Now Sarai, Abram’s wife, bore him no children. She had an Egyptian slave-girl whose name was Hagar, and Sarai said to Abram, ‘You see that the LORD has prevented me from bearing children; go in to my slave-girl; it may be that I shall obtain children by her.’ And Abram listened to the voice of Sarai.”
It’s one thing to have faith in God and quite another to live out that faith in the midst of the challenges and uncertainties of real life. Anyone who says that walking in faith is easy has not done much walking.
Take the case of Abram in Genesis. God had promised to make of him “a great nation,” which would seem to imply ample progeny (12:2-3). Then, years later, God specifically said that Abram, who had not fathered any children, would have an heir who would be his “very own issue” (15:4). From this heir would come multitudes of people who counted Abram as their forefather (15:5-6). When Abram heard this promise, he “believed the Lord” (15:6).
That sounds great. But there was one small problem for Abram. He had no children. He and his wife, Sarai, were not only childless but also well past childbearing age (16:1). This confronted Abram with a tricky faith challenge. Was he supposed to wait around in the hope that somehow his wife would give birth to a child? Or was he supposed to take action, doing something to make sure he had an heir so that God’s promise might be fulfilled?
With the encouragement of Sarai, Abram chose the latter course. He slept with Sarai’s slave-girl, Hagar, who became pregnant. From our point of view, Abram’s actions were clearly wrong because they were adulterous, not to mention a sexually exploitative use of power. But in his time, it was socially acceptable for a husband of a childless woman to attempt to gain an heir by means of a slave-girl. Abram and Sarai apparently did not consider this to be wrong, though it didn’t turn out very well for them.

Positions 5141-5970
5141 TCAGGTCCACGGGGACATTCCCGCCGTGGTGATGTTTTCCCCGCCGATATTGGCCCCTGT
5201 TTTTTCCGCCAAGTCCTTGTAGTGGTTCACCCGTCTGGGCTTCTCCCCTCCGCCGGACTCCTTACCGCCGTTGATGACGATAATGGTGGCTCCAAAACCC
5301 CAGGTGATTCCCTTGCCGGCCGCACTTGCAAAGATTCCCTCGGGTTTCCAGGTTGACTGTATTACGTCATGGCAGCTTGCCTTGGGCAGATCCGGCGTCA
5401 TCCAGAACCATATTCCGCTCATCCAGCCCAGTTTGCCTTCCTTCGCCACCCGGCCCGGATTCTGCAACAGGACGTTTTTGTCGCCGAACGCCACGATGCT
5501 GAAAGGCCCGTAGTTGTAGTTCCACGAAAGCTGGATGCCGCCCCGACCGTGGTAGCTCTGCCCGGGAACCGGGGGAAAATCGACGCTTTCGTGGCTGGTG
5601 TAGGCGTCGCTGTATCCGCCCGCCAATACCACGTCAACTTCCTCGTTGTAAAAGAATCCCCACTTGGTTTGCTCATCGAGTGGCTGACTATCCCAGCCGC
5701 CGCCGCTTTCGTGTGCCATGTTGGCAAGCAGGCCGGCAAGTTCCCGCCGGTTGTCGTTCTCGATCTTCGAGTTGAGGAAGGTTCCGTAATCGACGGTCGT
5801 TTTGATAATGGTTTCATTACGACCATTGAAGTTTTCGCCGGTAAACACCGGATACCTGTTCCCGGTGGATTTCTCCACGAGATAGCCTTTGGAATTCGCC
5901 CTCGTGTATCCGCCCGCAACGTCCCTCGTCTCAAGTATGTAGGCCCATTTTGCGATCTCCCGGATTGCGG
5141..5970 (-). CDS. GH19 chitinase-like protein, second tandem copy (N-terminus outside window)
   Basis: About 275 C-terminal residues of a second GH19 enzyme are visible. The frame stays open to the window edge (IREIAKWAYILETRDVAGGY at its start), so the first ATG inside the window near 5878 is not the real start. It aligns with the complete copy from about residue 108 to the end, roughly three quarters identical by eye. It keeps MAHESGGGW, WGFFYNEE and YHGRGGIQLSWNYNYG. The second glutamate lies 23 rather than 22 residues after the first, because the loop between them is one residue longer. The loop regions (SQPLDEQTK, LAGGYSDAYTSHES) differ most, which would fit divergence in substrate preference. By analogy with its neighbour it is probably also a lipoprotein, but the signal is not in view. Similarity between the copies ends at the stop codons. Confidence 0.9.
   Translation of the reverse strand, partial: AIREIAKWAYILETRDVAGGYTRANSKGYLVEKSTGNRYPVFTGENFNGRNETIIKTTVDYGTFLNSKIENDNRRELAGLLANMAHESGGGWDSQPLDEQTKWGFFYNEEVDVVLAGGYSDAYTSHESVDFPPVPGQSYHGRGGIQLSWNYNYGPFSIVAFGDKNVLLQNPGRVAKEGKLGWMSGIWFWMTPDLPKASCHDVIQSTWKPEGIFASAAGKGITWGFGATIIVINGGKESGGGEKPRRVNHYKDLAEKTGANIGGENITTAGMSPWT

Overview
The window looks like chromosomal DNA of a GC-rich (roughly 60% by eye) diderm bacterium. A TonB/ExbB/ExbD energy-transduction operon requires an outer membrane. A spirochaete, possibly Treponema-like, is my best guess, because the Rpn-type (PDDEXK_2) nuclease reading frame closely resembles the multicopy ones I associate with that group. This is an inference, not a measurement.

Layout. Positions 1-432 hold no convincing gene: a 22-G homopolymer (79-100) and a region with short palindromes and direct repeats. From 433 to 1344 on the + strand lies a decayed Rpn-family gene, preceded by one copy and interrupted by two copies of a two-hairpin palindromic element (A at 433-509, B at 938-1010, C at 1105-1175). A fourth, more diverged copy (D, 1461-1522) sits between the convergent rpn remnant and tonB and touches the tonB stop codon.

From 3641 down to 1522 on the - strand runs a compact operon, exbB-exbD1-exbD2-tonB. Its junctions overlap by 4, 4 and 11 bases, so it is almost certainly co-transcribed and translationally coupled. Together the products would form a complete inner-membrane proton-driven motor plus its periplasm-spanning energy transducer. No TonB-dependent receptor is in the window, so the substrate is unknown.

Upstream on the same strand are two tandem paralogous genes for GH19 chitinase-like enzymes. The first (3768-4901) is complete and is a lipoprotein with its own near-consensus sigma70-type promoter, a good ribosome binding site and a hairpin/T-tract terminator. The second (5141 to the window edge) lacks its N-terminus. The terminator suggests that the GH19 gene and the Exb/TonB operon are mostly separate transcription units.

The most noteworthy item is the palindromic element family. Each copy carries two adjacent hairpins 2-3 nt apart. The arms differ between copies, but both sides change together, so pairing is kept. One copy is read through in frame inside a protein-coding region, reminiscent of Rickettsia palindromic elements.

I am not defending Abram’s actions here. Rather, I want to underscore the difficulty of living by faith. Abram had faith. He trusted God. Yet he had to figure out how to live in light of God’s promise. From our perspective, it’s easy to see that Abram made an unwise choice and that he should have waited for God’s miraculous intervention. Yet, without the benefit of hindsight, Abram did what seemed best to him, with the full agreement of his wife.
How thankful I am for the authenticity of Scripture. The Bible doesn’t teach us that living out our faith is easy. Rather, in the struggles of the major biblical characters, we catch a glimpse of genuine faith lived in the perplexing challenges of real life.
QUESTIONS TO CONSIDER:
Have you ever found yourself in a position like that of Abram and Sarai (not literally the same, but similar)?
Can you think of times in your life when you sought to be faithful to God but really didn’t know what that meant? What did you do in these times? How did it turn out?
Are you tempted today to pursue a course that seems to be the best, even though you sense deep inside that it isn’t right? Are you willing to bring this before the Lord?
Gracious God, again I thank you for the honesty of your Word. Thank you for showing us Abram in his exemplary faith and in his fallible, human effort to live by that faith. If you can use people like Abram and Sarai in your plans, then you can also use me. What an encouragement!
Help me, Lord, to be wise as I seek to live out my faith. Guide me by your Spirit. Keep me from going in directions that seem right but miss the mark. May I live out my faith this day in my leadership and every part of life in a way that honors you and is consistent with your plan and purposes. Amen.